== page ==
Balarama at Pringle of Scotland
Milk Made: These photos have an ethereal quality to them—almost as if the models have walked up the stairs and into heaven. Was that the kind of story you were trying to tell?
Balarama Heller: Like with most of my work, I find myself in an environment and I begin to evaluate it. I often have no way of knowing what it will be before I get there. In this case, I was stuck in the pit with about 30 other photographers. I usually try to find a different vantage point, but the security required me to stay there. Again, I am confronted with an intense restriction and I have to come up with a motif that is going to tell a different story than the 30 other photographers. And I have about seven minutes to do this. That is when the instinct kicks in and intellect recedes. Since I have the luxury of not having to prioritize showing the clothes, I can focus on the atmosphere and the way the space and available light informs the models. The space had a heavenly old-world vibe and the models were backlit by natural white light. We could have been in a castle on a cloud. In this way, perhaps a more subtle thread of narrative arises and gives the viewer space to interpret on their own.
MM: Expanding on that, how do you go about deciding on lighting and mood for your fashion editorials? For example, this gallery is so different from your Public School one that you did for us—which is quite dark—though the Public School show itself wasn’t actually that dark.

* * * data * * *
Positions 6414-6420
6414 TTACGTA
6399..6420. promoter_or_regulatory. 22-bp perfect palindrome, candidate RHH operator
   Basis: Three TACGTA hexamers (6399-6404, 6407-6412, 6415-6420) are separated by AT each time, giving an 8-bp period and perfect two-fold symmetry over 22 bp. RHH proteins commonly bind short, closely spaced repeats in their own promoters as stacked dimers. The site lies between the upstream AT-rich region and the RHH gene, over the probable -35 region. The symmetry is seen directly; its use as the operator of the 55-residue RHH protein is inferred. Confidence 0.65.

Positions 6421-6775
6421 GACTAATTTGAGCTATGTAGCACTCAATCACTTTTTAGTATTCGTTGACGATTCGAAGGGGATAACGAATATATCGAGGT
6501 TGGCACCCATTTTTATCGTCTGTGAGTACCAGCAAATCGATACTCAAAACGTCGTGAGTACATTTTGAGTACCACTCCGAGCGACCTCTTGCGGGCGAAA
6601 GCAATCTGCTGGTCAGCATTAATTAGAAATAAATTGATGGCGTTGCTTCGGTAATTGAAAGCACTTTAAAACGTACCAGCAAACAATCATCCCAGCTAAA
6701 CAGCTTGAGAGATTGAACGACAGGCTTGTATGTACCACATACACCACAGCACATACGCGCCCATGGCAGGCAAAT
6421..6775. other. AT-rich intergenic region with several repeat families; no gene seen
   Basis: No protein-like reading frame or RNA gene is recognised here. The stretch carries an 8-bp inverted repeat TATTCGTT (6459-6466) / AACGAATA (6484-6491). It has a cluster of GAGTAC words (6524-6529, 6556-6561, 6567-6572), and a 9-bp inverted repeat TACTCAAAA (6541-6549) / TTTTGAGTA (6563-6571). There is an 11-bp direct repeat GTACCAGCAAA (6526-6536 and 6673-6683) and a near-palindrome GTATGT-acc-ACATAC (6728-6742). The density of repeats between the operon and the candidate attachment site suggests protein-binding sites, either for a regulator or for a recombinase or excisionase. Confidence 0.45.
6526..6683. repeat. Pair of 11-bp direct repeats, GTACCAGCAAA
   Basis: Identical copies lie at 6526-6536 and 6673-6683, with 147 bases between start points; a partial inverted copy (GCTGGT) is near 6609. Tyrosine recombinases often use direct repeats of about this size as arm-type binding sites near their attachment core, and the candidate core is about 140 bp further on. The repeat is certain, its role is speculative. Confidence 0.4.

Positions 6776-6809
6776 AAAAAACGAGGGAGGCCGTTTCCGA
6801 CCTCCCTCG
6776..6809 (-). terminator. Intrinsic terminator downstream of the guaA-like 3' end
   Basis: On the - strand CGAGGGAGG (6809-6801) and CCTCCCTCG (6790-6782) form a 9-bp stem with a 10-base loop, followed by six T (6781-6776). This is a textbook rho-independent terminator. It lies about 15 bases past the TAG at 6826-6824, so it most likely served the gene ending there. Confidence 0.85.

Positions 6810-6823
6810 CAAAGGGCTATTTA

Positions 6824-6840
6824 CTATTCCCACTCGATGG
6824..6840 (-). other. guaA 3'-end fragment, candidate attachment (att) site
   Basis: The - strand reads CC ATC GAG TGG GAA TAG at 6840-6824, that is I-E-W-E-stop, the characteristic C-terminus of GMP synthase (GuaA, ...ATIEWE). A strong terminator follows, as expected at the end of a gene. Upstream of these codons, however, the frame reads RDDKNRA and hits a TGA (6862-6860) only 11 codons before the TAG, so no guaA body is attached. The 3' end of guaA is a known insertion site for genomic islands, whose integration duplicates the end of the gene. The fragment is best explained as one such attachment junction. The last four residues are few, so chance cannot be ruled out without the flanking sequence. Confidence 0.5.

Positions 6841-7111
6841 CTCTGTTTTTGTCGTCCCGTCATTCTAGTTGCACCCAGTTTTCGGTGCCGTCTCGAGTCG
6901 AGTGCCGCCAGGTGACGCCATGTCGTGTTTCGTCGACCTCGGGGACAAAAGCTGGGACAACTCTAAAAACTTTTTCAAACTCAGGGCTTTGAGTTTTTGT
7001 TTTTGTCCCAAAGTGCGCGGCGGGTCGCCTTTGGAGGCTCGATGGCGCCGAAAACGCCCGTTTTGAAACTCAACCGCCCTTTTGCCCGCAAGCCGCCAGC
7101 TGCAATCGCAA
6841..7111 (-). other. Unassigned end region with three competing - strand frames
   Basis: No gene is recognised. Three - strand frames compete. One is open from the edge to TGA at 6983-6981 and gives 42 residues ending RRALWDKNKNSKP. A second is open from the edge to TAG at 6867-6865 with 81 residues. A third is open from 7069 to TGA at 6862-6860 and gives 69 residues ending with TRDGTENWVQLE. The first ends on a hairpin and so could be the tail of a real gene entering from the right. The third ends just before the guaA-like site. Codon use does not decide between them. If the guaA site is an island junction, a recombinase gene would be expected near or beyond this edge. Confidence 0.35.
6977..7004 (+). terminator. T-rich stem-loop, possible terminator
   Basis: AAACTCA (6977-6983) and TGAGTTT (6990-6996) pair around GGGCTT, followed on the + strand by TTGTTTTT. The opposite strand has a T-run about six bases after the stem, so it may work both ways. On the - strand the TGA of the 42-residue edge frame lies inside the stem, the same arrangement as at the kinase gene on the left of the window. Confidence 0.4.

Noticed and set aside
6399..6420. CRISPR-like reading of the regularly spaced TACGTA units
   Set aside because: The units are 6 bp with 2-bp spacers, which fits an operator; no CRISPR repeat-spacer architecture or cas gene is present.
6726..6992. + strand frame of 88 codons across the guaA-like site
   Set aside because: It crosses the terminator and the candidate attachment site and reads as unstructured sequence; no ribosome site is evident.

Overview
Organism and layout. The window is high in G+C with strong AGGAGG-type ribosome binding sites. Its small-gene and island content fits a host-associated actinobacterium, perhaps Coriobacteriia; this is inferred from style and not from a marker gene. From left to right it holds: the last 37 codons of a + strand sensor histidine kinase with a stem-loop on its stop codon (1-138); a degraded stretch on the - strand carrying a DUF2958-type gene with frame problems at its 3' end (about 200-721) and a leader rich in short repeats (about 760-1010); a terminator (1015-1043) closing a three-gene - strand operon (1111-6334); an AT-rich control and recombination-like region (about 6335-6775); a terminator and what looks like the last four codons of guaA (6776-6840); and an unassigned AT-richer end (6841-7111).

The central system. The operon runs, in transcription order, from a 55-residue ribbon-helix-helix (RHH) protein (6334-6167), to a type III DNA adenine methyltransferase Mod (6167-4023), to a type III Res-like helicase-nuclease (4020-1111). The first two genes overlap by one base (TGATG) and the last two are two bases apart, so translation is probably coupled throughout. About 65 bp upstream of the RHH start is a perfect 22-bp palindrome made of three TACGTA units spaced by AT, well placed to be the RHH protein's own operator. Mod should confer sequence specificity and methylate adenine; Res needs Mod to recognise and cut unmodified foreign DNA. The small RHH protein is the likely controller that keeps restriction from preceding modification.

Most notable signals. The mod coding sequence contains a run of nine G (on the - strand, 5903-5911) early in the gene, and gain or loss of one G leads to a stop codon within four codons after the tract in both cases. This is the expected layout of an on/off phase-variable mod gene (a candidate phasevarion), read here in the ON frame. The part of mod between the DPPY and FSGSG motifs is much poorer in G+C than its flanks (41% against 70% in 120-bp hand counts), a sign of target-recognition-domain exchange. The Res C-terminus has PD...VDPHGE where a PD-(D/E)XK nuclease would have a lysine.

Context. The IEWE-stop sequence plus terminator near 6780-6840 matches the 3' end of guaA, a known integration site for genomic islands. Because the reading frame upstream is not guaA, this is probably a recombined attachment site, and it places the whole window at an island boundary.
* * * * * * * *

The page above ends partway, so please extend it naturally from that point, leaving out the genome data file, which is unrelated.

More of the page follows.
BH: I’m charged with the job of representing a show that has many spectators and many photographers, but representing it in a way that is unexpected. I try to key into a fantasy version of the show, one without spectators—just these individuals wearing the clothes inhabiting the Public School universe. Of course, I have no idea what that actually is, but I just imagine it based off the attitude of the show and the music. Maybe it ends up being more of what my vision of that particular world is and it has nothing to do with what the designer intended. I have a strong appreciation for sci-fi/fantasy and the shows gives me a chance to indulge that in a way that street photography doesn’t.
MM: For a runway show, what kind of shots are you focused on getting?
BH: A shot that is aligned with essence of the designer to some degree, but more importantly, a shot that is extremely distilled and stripped down. No spectators, just these alien, larger than life beings in space.
MM: What was the coolest moment from the Pringle show?
BH: When I realized that despite being stuck in the pit with all the other photographers, I was still going to make images I liked.